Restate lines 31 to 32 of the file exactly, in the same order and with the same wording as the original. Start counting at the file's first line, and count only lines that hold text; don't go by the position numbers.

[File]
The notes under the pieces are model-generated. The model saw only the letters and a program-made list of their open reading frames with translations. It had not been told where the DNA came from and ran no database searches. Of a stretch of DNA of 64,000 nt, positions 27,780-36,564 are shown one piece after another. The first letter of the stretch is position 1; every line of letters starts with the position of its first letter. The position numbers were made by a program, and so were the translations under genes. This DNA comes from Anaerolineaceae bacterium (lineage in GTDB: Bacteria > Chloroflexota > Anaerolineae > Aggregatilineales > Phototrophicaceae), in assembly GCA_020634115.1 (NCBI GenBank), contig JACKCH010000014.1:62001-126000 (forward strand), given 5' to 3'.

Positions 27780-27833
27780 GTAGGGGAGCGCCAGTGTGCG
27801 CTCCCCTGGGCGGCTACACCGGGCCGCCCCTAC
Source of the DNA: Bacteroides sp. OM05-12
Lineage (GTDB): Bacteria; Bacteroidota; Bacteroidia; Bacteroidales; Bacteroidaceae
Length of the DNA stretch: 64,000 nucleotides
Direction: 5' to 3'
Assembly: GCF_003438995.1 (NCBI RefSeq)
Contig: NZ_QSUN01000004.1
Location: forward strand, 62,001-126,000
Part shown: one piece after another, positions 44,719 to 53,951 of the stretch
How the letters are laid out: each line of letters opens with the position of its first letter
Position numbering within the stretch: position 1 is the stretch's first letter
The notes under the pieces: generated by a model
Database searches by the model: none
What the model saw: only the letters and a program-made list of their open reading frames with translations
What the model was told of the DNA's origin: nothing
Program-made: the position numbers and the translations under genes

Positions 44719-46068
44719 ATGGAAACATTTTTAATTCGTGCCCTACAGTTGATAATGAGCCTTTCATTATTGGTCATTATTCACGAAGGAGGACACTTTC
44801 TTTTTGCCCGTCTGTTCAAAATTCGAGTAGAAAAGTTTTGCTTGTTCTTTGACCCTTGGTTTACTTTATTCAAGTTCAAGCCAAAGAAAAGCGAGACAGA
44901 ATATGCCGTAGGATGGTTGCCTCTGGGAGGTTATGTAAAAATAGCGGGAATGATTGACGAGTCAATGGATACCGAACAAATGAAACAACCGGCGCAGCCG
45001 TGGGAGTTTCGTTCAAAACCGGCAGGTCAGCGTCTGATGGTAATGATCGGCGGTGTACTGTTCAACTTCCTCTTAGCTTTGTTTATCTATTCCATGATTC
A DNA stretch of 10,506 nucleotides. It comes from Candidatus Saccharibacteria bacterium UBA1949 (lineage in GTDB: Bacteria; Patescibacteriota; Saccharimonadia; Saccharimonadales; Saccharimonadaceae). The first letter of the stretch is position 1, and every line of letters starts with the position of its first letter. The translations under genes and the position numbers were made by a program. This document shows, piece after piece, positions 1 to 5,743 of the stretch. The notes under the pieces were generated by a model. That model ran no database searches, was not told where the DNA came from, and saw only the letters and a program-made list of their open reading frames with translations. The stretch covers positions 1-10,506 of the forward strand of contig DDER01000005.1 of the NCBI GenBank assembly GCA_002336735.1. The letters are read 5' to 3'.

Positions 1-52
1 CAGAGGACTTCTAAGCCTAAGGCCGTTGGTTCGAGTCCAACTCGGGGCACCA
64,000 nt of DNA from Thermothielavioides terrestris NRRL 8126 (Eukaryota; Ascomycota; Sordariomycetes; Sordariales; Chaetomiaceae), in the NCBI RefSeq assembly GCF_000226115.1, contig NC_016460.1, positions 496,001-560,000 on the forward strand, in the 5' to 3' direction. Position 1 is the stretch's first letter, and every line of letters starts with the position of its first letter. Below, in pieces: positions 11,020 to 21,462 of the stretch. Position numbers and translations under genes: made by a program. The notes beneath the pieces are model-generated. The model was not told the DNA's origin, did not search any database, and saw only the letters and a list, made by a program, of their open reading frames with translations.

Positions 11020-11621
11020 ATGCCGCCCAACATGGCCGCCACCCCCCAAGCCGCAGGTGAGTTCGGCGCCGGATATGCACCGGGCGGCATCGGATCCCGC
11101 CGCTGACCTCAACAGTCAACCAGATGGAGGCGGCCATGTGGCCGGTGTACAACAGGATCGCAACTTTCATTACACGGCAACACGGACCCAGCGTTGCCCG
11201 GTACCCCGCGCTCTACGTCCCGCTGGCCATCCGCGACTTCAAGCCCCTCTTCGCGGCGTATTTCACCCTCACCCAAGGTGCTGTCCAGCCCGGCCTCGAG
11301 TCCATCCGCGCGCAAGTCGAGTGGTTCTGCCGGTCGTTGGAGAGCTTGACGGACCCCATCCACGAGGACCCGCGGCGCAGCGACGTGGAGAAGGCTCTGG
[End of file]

11101 CGCTGACCTCAACAGTCAACCAGATGGAGGCGGCCATGTGGCCGGTGTACAACAGGATCGCAACTTTCATTACACGGCAACACGGACCCAGCGTTGCCCG
11201 GTACCCCGCGCTCTACGTCCCGCTGGCCATCCGCGACTTCAAGCCCCTCTTCGCGGCGTATTTCACCCTCACCCAAGGTGCTGTCCAGCCCGGCCTCGAG